Health

Medical regulator views offences involving dishonesty as serious

The nine-month licence suspension and formal reprimand for professional misconduct that the College of Physicians and Surgeons of Ontario imposed on a Canadian sports doctor show how seriously the regulator takes offences involving dishonesty, says Toronto health lawyer Elyse Sunshine . Read more

Guidelines require healthcare organizations to track privacy breaches

By Kate Dewhirst . The Information and Privacy Commissioner of Ontario released new guidelines that will come into effect March 2019 but require healthcare organizations to start tracking certain kinds of privacy breaches as of January 2018. Read more

Violence against health-care workers a growing problem

With incidents of violence against health-care workers by patients and their families seemingly on the rise, Toronto health lawyer Mary Jane Dykeman says it’s critical for sector organizations to develop best practices, training tools and strategies to mitigate the risks and effectively deal with incidents when they occur. Read more

Outcomes illustrate impact of tone, content of responses to complaints

The content and tone of how health professionals respond to any complaint or investigation into their conduct can affect the disposition of the regulator, says Toronto health lawyer Lonny Rosen . Read more

Health college not appropriate forum to resolve business dispute

By Lonny Rosen and Elyse Sunshine . In a recent case , the Inquiries, Complaints and Reports Committee (Committee) of the Royal College of Dental Surgeons of Ontario (the College) took no action following a complaint against four dentists regarding their advertising practices, finding that the issues raised were essentially a business dispute that had already been arbitrated. The Health Professions Appeal and Review Board (the Board) agreed. Read more

Professional staff succession planning

By Kate Dewhirst . Professional staff in hospitals are doctors, dentists, midwives and privileged staff nurse practitioners. Read more

Coaching creates pathways to magic: Dewhirst

The coaching process of goal setting and strategizing is the fastest way to create momentum and change in your life, Toronto health lawyer Kate Dewhirst recently told a Law Society of Upper Canada (LSUC) gathering. Read more

Review board finds complaints committee decision to be unreasonable

By Elyse Sunshine and Lonny Rosen . This case involved the death of a beloved dog and a complaint made by his owners to the College of Veterinarians of Ontario (the College) about the conduct of the veterinarian who treated him. While the Health Professions Appeal and Review Board (the Board) found the Complaints Committee’s (the Committee) investigation to be adequate; it found that its ultimate disposition was unreasonable given the serious concerns involved. Read more

Health professionals and patients: the need for appropriate boundaries

The disciplinary proceedings against an Ontario family physician who admitted to showing naked pictures of himself to patients highlights the importance of all health professionals keeping appropriate boundaries with the people they are treating, says Toronto health lawyer Elyse Sunshine . Read more

Health professionals deserve the same privacy rights as all citizens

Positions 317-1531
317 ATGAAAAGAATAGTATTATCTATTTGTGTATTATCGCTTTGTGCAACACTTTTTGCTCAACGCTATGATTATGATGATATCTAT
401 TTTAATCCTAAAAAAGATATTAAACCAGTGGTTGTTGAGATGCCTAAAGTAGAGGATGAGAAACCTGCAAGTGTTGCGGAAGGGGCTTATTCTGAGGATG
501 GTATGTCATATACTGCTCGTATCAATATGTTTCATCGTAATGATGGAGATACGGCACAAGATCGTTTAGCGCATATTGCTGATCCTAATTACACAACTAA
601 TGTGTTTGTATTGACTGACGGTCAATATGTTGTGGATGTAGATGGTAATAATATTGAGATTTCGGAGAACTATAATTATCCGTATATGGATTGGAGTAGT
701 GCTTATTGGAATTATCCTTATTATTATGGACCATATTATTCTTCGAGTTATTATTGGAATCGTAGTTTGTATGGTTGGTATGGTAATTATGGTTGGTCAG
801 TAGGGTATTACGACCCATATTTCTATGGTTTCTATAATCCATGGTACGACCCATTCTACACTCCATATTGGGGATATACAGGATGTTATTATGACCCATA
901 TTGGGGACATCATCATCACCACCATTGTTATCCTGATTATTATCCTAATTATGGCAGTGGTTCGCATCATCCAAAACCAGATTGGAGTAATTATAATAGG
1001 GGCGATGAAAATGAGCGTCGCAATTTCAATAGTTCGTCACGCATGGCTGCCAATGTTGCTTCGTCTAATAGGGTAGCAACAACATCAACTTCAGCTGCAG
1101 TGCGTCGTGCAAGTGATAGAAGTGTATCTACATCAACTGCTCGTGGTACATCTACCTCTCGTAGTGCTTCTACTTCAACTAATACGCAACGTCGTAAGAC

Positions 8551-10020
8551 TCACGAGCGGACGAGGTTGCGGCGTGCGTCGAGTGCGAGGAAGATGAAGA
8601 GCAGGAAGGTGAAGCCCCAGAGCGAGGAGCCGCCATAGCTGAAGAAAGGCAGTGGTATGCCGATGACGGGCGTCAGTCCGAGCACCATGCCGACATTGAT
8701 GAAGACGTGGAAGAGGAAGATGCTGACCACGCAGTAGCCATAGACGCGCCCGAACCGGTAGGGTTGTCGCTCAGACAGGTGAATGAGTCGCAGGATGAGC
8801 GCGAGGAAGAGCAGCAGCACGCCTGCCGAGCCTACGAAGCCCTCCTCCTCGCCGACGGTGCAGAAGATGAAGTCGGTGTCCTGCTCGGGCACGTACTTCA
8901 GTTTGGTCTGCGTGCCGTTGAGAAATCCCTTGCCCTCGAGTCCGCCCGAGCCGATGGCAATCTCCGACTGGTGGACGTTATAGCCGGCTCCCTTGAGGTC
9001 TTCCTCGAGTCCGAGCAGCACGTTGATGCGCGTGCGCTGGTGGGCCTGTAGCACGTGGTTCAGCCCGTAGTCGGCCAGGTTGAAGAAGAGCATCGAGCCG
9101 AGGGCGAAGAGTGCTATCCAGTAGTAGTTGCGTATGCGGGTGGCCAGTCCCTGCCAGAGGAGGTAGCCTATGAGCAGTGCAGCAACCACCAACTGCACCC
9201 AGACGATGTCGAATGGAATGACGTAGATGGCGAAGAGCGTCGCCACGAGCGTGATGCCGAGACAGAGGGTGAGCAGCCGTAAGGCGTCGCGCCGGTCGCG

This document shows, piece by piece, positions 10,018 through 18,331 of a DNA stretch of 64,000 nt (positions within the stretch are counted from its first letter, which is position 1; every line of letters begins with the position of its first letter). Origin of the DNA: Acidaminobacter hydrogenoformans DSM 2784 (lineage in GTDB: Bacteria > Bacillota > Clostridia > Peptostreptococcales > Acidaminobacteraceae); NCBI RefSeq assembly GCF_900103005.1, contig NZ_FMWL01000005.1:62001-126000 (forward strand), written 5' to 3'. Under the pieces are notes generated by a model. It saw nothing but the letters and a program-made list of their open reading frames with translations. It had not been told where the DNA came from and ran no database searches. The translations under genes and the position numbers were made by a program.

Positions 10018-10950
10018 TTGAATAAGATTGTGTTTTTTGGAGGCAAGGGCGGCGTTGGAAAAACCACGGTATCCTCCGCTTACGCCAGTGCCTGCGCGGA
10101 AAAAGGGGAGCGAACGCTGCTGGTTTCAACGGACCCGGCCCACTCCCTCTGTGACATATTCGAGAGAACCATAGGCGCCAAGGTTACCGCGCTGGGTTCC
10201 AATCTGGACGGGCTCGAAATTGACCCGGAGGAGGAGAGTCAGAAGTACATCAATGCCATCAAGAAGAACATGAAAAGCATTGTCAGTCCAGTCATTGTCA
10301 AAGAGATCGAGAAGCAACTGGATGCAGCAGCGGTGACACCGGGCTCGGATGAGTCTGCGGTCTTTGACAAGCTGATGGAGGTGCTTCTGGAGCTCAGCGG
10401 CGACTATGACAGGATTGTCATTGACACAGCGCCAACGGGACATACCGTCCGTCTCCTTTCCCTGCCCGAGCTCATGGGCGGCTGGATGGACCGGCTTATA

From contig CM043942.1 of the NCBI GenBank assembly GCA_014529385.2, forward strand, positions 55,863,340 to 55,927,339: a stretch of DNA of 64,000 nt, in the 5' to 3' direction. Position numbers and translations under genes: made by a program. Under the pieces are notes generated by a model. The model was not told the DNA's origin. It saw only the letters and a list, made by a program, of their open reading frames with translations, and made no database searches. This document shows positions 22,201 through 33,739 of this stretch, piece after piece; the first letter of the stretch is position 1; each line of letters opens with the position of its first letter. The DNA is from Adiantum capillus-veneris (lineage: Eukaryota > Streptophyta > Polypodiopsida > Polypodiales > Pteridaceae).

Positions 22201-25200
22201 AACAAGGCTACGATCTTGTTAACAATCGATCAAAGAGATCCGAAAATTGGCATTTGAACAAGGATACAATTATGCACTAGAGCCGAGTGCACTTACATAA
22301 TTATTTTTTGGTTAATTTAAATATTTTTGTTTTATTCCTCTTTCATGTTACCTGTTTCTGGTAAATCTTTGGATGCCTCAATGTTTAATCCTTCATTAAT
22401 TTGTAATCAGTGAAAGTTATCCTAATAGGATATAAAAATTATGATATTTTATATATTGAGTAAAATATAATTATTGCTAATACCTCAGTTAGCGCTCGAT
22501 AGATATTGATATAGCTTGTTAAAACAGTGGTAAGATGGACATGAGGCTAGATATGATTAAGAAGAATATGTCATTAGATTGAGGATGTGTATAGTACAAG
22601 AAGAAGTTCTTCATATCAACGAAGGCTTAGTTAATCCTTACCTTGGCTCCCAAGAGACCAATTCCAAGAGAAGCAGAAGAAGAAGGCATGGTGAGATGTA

Thanks to successful lobbying by Ontario nurses, the personal health information of physicians and other health professionals remains protected because a highly contentious part of Bill 87 was removed before the law was enacted, says Toronto health lawyer Tracey Tremayne-Lloyd . Read more

Case provides guidance for psychologists

By Lonny Rosen and Elyse Sunshine . A psychologist (Dr. A) was cautioned, provided advice, and was required to complete a Specified Continuing Education and Remediation Program (SCERP) regarding a parental capacity assessment (PCA) he completed in the context of contentious family law proceedings. The case provides some helpful guidance for all psychologists (and other professionals) to avoid missteps when conducting independent assessments. Read more

Youth and medical assistance in dying: the complexities

With Canadian pediatricians saying they are increasingly being asked about medical assistance in dying (MAiD) for some patients under 18, Toronto health lawyer Mary Jane Dykeman tells The Lawyer’s Daily that physicians need to be equipped with the correct information about what the current legislative scheme permits. Read more

Bill 154 suggests ONCA may finally be proclaimed

Governance improvements offered by Ontario's omnibus Bill 154 — the Cutting Unnecessary Red Tape Act — signal the province is ready to bring meaningful change for not-for-profit organizations' regulatory regime, says Toronto health lawyer Michael Gleeson . Read more

Nurse punished for Facebook post appealing fine and costs order

By Elyse Sunshine and Lonny Rosen . A nurse in Saskatchewan who is facing a $1,000 fine and a $25,000 costs order after using social media to complain about her grandfather’s care at a palliative care facility is appealing the finding of misconduct and penalty ordered in the case. Read more

Have you looked at your professional staff rules, regulations lately?

By Kate Dewhirst . Back in the 1980s and 90s, many hospitals published medical staff “rules and regulations.” And in some cases, that package then went dormant as hospital-wide policies and procedures were introduced. Read more